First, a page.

Following the launch of the Greater Bay Area’s professional examination for lawyers, Hong Kong legal practitioners with a minimum of five years’ practical experience and who have passed the examination will be eligible to practice in the nine mainland municipalities in the Greater Bay Area in specified civil and commercial matters like their mainland counterparts. This means our young lawyers will have career opportunities in a market 10 times larger than Hong Kong’s within the one-hour travel time zone. To enable more young Hong Kong lawyers to practice on the mainland, it has been proposed that the examination should be open to all lawyers, including newly qualified legal practitioners. With quite a number of Hong Kong law firms having established offices on the mainland or that are affiliated with mainland law firms, yearlong secondment opportunities can be provided to young lawyers to practice in the Greater Bay Area. Not only would exposure to mainland laws further hone our young lawyers’ competitiveness in their profession, it’ll strengthen their understanding and recognition of the mainland’s legal and judicial systems, through which their sense of national identity and patriotism can be fostered.
To facilitate regular legal exchanges among young lawyers in the Greater Bay Area, where experiences and ideas to enhance the region’s legal institutions can be attained, it’s suggested that a Greater Bay Area youth legal forum consisting of young lawyer representatives from Hong Kong and the nine municipalities in the region be set up to address various legal challenges so as to ensure the continued prosperity and vibrancy of the region. Focus groups with legal minds and from various legal backgrounds can be assembled to tackle various legal issues the region may face with concrete findings or proposals conveyed to the relevant government departments for consideration. A separate Greater Bay Area working unit should also be created under Hong Kong’s Constitutional and Mainland Affairs Bureau to act as a bridge linking people’ views in the Greater Bay Area with those of the HKSAR government, with more supportive policies and measures rolled out.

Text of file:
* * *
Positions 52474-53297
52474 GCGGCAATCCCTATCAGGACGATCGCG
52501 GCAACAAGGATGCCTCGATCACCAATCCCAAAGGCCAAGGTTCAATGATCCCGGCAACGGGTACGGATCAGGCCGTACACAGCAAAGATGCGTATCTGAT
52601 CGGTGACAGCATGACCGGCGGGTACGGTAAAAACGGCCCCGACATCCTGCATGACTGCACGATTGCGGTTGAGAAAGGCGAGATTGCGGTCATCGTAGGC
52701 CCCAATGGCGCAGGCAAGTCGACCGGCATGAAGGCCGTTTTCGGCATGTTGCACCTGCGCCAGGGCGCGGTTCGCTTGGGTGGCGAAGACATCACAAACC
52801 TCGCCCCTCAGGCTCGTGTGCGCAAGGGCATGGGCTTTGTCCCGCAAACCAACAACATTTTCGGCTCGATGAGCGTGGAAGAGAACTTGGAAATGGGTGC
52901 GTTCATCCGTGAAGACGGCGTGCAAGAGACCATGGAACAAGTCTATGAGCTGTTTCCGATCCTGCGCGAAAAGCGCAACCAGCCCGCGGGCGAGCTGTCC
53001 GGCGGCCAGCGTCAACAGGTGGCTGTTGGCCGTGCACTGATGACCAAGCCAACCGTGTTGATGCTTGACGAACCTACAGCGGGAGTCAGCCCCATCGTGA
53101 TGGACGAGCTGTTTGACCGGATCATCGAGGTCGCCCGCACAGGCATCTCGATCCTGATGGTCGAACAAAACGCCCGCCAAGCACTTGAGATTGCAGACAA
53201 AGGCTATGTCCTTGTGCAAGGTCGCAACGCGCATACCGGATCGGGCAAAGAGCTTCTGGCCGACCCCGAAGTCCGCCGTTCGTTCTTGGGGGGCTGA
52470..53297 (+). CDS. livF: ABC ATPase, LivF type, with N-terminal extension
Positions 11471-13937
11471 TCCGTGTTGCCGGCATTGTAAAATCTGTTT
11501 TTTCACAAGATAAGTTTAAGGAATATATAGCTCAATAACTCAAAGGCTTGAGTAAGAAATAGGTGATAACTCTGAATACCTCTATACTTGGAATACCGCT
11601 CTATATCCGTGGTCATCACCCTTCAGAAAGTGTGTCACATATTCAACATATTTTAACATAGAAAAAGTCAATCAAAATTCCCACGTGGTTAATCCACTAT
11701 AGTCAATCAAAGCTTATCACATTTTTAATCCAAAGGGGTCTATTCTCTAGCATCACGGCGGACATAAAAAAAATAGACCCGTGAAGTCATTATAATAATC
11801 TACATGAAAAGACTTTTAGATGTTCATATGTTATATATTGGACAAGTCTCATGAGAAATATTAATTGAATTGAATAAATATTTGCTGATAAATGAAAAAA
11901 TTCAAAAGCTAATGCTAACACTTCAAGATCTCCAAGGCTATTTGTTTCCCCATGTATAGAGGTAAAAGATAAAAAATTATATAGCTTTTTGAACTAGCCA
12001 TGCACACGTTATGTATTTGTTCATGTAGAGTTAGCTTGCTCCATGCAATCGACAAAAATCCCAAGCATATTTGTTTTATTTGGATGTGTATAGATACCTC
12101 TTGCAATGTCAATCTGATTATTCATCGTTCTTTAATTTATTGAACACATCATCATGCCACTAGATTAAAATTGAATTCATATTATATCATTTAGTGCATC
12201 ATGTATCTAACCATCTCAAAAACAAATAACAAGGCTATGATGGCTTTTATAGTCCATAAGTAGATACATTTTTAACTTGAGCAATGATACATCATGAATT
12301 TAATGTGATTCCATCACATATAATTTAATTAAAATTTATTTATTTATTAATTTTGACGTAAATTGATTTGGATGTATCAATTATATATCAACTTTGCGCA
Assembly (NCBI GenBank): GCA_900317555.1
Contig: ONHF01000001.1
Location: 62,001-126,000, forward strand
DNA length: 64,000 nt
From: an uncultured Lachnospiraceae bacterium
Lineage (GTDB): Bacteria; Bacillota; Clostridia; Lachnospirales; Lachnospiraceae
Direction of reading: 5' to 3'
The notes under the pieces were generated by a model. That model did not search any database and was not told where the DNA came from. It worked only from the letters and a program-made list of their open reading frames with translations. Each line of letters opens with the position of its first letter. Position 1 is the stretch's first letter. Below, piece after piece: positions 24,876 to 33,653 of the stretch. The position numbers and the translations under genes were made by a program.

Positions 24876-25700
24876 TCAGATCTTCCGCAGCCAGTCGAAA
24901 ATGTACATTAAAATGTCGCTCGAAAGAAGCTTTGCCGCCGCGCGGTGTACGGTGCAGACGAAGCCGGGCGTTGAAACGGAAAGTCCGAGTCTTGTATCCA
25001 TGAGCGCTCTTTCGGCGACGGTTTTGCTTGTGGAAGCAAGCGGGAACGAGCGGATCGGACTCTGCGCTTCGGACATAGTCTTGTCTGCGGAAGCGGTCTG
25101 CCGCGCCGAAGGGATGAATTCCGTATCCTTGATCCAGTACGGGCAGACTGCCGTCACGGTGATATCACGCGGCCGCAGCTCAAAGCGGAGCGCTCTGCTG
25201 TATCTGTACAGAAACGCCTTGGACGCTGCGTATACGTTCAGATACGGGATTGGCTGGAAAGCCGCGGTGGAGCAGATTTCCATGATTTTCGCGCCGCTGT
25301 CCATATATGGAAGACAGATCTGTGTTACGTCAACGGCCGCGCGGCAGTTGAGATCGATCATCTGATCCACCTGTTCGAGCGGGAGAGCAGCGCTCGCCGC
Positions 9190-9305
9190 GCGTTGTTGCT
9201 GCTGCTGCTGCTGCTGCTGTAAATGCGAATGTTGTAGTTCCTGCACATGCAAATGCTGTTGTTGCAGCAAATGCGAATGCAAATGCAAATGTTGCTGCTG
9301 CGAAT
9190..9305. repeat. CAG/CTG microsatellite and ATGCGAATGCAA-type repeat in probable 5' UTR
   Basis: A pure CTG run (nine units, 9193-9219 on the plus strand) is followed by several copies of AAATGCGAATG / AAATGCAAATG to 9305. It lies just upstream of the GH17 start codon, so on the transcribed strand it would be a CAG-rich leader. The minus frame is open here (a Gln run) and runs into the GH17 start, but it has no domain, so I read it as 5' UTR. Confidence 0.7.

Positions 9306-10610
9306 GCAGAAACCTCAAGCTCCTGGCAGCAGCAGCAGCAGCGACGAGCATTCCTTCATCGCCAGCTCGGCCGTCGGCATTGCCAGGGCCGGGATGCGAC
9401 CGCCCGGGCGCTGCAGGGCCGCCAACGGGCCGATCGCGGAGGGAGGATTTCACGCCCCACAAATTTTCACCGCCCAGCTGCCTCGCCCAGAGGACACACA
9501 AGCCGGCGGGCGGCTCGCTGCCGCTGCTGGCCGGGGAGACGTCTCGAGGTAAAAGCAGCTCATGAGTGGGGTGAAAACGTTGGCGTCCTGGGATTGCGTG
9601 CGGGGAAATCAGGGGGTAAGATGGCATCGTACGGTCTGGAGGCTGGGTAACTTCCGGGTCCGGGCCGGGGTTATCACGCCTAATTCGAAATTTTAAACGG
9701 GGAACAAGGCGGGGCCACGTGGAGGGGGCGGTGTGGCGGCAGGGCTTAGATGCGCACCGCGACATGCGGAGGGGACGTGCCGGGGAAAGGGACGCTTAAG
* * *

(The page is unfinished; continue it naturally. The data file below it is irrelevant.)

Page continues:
With so much time having been wasted in tackling political tussles and frictions that had dragged Hong Kong to a standstill since the handover, the improvement to the city’s electoral system, and the principle of “patriots administering Hong Kong” are paramount. It’s time for us to roll up our sleeves to focus on Hong Kong’s economic development, which will be impossible if the city is marginalized and left out of the Greater Bay Area development plan.
With Chief Executive Carrie Lam Cheng Yuet-ngor due to deliver the current administration’s last policy address on Wednesday, the ball is in Hong Kong’s court in coming up with concrete plans on how the city can be better integrated into the Greater Bay Area blueprint. Time will tell whether it’ll be a bang or a whimper. But one thing is certain — to advance too slowly is to retreat. The only way for Hong Kong to win tomorrow is to win today.